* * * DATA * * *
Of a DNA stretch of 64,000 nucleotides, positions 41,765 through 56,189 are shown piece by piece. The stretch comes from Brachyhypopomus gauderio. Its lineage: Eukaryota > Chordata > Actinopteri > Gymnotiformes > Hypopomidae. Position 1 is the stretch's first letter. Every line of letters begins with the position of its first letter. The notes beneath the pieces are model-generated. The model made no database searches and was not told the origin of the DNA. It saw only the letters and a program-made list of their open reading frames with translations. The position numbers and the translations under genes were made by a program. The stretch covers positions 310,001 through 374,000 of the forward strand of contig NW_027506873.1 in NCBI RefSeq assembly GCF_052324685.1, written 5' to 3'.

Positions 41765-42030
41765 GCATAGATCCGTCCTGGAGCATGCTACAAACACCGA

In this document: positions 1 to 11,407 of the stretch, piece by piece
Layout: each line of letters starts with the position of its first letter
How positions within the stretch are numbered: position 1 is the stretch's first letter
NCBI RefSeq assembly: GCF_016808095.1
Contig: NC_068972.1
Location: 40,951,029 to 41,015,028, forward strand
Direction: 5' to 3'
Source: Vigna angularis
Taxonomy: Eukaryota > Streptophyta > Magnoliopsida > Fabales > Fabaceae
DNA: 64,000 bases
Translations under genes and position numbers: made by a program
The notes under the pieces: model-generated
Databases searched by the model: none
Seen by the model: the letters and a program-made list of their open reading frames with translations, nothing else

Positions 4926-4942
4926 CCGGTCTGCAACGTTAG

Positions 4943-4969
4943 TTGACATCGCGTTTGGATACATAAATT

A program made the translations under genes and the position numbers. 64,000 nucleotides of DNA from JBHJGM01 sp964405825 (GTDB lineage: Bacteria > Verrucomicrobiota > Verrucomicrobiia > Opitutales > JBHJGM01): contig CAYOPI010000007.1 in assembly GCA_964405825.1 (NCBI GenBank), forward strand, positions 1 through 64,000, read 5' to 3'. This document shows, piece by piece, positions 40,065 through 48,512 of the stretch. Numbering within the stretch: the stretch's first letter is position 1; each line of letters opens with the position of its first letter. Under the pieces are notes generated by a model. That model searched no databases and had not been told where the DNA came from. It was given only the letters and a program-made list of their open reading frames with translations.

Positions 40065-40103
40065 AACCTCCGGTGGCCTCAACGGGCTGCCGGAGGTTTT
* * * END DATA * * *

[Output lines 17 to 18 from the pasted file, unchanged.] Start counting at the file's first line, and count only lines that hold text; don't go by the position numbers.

Seen by the model: the letters and a program-made list of their open reading frames with translations, nothing else

Positions 4926-4942